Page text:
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4.1 out of 5 stars
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4.1 out of 5 stars
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Love or hate the man who made jeans uncool, this is a superb bit of popular writing. The selection of machines is varied enough to provide lots of interest, there is some terrific trivia in there (the weight of--biggest battleship ever--Yamato's amour on it's own was greater than that of the whole of the second biggest battleship ever) and some great arguments supporting Clarkson's choices.
My Dad will love this for Christmas, so I'm going to buy it for him. (Try saying that last line without sounding like Clarkson - go on).
Really good read.
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on 23 November 2004
Once again jeremy clarkson has given us a book that is truly amazing. his humour and wit is present throughout but it is also surprisingly informative and when you read it you just don't seem to want it to end. when i first saw what machines he had chosen for this book i didn't really see where he was coming from but after reading it i have to agree with them all, these machines do have a certain something about them that others just don't. the tails he tells of his encounters with these machines are hillarious. for example the lack of inteligence on board the US aircraft carriers and the trainspotters at doncaster station.
I would recommend this book to anyone, purely for the fact that somewhere in this book there will be something that relates to your life in some way and has changed the way we all live today.
I knew from before i opened the first page this would be a really good book and he didn't dissapoint.
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on 8 August 2005
Having previously read a few Clarkson books i knew what to expect from him. From cover to cover i read with a smile on my face, his dry witty sense of humour is never over the top, yet manages to push the boundaries of sarcasm and exaggeration. A great read, recommended.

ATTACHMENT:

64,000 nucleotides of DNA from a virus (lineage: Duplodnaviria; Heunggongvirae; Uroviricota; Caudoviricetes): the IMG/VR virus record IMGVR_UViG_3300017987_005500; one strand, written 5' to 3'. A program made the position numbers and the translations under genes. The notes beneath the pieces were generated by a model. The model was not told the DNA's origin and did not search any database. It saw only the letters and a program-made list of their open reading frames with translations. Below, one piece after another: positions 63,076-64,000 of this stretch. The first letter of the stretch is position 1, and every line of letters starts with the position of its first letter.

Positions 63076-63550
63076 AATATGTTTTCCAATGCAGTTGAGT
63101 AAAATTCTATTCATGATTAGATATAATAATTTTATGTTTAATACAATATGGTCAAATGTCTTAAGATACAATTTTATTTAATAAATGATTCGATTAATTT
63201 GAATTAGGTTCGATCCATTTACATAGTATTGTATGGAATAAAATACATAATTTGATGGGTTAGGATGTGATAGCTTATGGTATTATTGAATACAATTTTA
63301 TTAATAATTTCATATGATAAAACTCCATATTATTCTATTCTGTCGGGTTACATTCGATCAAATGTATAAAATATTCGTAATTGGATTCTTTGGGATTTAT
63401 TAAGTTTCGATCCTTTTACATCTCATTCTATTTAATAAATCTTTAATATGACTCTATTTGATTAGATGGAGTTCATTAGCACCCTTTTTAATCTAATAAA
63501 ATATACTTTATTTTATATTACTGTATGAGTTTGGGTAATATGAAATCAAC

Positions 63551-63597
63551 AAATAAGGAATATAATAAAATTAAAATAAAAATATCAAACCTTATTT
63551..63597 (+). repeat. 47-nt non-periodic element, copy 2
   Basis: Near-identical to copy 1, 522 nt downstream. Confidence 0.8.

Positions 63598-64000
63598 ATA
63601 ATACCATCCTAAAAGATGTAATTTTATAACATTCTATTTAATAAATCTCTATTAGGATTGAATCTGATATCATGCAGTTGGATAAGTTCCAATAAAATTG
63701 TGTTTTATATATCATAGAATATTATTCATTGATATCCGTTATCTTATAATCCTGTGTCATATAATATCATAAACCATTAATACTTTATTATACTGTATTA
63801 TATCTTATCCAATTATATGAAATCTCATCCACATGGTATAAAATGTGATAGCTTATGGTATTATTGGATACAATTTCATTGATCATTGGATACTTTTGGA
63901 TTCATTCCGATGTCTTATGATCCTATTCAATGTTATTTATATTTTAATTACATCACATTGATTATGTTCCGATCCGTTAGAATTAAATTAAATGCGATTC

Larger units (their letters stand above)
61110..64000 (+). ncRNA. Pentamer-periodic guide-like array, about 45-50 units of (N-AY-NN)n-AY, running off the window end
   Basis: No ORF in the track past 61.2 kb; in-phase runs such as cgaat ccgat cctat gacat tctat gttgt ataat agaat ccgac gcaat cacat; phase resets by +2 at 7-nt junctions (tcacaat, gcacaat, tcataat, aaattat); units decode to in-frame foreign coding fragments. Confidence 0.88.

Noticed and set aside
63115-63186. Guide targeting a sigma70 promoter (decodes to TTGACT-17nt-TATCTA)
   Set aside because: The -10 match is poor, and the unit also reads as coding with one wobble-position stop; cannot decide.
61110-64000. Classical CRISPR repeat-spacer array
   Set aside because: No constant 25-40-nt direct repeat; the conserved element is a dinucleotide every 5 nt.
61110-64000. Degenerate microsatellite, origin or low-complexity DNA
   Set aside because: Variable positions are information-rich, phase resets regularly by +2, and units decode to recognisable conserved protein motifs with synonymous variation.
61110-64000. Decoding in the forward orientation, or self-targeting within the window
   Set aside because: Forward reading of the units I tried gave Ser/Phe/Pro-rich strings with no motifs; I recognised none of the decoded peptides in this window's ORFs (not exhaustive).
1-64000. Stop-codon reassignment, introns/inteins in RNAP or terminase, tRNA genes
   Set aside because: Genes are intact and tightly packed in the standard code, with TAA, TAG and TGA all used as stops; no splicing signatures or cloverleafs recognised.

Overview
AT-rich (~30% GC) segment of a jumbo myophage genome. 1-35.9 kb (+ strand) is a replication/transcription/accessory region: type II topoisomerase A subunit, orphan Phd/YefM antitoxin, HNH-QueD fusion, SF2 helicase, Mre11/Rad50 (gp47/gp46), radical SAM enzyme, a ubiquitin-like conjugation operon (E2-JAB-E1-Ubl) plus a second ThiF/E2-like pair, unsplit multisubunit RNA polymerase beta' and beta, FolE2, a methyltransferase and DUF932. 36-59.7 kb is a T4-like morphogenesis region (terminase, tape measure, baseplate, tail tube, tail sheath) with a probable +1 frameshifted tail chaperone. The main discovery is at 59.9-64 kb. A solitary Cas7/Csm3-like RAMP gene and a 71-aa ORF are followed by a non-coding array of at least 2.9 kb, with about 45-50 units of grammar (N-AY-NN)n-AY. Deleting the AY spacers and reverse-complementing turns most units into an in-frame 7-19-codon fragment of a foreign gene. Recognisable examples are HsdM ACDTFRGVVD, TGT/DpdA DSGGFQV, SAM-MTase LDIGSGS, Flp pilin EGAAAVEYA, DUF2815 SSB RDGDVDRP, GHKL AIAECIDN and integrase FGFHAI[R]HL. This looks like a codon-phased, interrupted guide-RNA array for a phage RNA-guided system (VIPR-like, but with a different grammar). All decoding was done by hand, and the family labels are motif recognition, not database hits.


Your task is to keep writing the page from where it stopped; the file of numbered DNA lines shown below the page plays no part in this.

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on 15 July 2016
I borrowed this book from my son who is an avid Clarkson fan and read it on a long and rather boring coach journey. I know that people either love or hate Jeremy Clarkson but I have no feelings either way. I do think that his books are very readable and extremely entertaining and this one is no exception. In it, he writes short essays about the machines and technology that really excite him. By and large I would agree with his choice of things but of course there are many more that could have been included. The book is packed with fascinating facts and snippets of social history that really appealed to me and I found myself reading out sections to my wife. I also laughed out loud at his dry sense of humour. There are a lot of very nice photographs that illustrate the essays. This is the type of book that you dip in and out of and it will give you loads of facts to amaze you friends with. You certainly don't have to be a petrol head to enjoy this book and I would strongly recommend it
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on 13 August 2006
I'm really not sure what this book is supposed to be - the front cover boasts about it being funny - its not (and I don't think its even meant to be). Its a series of articles that chronicles the development of flawed inventions - which is fair enough - only its inaccurate in places, a regurgitation of other Clarkson stories (who didn't already know about Clarksons love of Concorde) and a few hours reading while on holiday. To be a best seller is a real shame as its not up to the grade.